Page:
For about five years, the Tulalip Tribes have fought a state effort to open a park at Cama Beach, a place tribal leaders say was once the site of an American Indian village. Last year, tribal leaders nominated the village site to be added to the National Register of Historic Places in an effort to force the state to halt construction.
On Jan. 25, the state Department of Archaeology and Historic Preservation is expected to discuss the nomination at a meeting in Snohomish.
If approved at the state level, the nomination will be sent to federal historic registry officials for their approval.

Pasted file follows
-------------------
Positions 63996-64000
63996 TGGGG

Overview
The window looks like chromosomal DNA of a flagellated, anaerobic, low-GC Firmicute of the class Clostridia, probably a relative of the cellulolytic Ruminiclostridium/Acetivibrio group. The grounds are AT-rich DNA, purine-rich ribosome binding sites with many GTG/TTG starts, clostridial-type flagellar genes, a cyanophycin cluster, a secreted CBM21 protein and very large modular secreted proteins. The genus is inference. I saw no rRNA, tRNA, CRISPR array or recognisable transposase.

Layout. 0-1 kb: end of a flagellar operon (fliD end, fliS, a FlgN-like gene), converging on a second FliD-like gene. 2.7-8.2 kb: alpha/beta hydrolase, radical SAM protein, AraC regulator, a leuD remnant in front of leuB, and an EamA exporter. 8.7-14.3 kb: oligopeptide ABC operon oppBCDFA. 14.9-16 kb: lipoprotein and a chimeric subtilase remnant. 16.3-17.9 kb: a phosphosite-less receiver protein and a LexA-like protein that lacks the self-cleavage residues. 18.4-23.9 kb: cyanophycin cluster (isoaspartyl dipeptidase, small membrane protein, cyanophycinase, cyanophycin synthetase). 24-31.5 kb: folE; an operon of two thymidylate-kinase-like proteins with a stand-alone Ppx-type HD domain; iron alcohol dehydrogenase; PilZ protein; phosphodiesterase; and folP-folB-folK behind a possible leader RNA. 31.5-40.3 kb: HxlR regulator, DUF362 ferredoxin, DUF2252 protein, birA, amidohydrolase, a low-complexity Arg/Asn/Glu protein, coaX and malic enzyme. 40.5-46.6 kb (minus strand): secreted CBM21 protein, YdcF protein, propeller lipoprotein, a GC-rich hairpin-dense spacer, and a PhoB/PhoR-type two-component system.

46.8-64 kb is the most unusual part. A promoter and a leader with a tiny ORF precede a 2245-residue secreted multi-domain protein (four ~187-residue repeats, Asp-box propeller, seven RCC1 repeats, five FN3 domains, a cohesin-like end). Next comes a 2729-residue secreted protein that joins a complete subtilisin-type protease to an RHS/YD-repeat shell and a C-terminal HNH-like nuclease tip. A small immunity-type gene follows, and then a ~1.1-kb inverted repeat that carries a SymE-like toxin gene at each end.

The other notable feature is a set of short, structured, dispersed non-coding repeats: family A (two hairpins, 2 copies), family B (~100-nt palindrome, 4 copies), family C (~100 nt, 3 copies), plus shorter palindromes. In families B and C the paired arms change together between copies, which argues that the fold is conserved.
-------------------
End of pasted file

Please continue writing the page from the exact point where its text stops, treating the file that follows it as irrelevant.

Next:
Here is a time line of events:
Before 1800: Coast Salish American Indians, believed by Tulalip tribal members to be their ancestors, lived at Cama Beach, either permanently or seasonally. Parts of the area were used as burial grounds.
Late 1800s: European pioneers used the site as a logging village.
Early 1900s: The logging village was renovated and used as a fishing resort.
2001: The fishing resort, made up of rows of small cabins, was added to the National Register of Historic Places.
2002: The Tulalip Tribes agreed to allow the state to renovate the cabins and open a state park, but withdrew their approval when human remains believed to be American Indian were found at the site.
2006: A Superior Court judge denied the Tulalip Tribes’ request that work at the site be stopped for good.
2007: The Tulalip Tribes applied to add the ancient Indian village to the National Register of Historic Places, separately from the fishing resort’s national designation. Tribal leaders said they hoped a federal designation would force the state to stop work at the site.